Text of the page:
Ten-year growth and epicormic sprouting response of western larch to pruning in western Montana

Kristen M. Waring, Kevin L. O'Hara

Research output: Contribution to journalArticlepeer-review

11 Scopus citations


Western larch (Larix occidentalis Nutt.) is a fast-growing, deciduous conifer that is often managed for timber production in the inland Northwest. No previous study has documented the response of this species to artificial pruning. Trees pruned as part of a pruning cost study in 1992 were followed for 10 years to assess growth and epicormic sprout response. Trees were pruned to two heights: 2.4 and 5.5 m in three stands in western Montana. Epicormic sprouting occurred in a majority of trees in the first 2 years after pruning, but subsequently many sprouts died so that by year 10, only approximately 30% of trees had sprouts. Volume increment was adversely affected by more severe pruning among smaller trees pruned to the shorter lift. The volume increment of the trees that received the 5.5 m lift was generally unaffected, but trees receiving the 2.4 m lift were more sensitive to pruning. Initial tree diameter and residual crown length were important variables in predicting the 10-year volume increment in pruned trees.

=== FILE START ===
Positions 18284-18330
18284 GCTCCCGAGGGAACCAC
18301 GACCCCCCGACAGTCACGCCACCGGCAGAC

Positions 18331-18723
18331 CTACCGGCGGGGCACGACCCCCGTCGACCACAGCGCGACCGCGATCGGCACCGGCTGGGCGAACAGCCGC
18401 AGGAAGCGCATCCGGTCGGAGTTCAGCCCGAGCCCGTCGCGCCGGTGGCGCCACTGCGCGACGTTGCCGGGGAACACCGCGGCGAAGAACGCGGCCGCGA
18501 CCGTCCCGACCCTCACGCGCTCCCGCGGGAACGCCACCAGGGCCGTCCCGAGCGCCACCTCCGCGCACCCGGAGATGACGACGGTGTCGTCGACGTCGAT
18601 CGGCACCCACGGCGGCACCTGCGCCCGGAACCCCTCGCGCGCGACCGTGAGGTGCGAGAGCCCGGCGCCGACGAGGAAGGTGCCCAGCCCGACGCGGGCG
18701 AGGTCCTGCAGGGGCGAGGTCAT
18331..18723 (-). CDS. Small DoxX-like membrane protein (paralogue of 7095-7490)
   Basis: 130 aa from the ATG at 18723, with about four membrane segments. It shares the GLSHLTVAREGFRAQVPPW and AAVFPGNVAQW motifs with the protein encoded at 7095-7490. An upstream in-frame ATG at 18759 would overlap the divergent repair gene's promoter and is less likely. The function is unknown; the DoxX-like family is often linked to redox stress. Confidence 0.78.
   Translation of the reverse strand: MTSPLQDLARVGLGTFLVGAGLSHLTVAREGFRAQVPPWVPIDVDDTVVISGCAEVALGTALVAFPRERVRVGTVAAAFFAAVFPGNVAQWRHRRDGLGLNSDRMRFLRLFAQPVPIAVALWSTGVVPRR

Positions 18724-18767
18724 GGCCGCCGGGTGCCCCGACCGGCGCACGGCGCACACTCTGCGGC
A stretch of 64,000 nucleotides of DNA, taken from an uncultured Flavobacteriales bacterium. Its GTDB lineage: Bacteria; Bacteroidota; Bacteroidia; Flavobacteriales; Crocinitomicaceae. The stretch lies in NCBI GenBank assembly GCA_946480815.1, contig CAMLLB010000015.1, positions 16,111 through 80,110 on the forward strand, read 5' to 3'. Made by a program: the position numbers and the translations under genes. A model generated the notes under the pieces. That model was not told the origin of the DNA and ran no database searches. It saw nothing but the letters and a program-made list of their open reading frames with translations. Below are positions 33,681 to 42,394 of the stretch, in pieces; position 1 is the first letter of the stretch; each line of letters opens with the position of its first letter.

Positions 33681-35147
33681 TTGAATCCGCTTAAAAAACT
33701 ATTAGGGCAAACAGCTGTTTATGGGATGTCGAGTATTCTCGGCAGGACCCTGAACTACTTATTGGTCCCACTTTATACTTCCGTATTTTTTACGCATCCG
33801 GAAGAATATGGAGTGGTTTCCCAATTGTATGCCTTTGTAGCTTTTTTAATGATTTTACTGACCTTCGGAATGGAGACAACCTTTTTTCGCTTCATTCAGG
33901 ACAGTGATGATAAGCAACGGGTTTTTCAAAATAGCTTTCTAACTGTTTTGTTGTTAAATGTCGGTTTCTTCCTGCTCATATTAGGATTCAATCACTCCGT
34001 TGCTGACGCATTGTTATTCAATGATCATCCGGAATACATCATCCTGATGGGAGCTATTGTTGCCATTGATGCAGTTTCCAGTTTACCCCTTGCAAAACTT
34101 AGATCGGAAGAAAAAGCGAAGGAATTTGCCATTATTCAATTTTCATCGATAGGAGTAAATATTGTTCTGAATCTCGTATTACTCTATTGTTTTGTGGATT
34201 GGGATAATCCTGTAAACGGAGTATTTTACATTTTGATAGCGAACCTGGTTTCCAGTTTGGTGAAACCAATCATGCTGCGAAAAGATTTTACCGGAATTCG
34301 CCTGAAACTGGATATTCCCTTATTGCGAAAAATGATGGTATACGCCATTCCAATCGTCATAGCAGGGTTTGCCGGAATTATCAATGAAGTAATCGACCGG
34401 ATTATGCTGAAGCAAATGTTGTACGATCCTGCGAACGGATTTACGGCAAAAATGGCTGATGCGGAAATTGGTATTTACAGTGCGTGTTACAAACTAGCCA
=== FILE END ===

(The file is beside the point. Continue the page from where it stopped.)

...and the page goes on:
Original languageEnglish (US)
Pages (from-to)228-232
Number of pages5
JournalWestern Journal of Applied Forestry
Issue number4
StatePublished - Oct 2005


  • Epicormic sprouting
  • Growth response
  • Larix occidentalis
  • Pruning
  • Stand management

ASJC Scopus subject areas

  • Forestry
  • Plant Science


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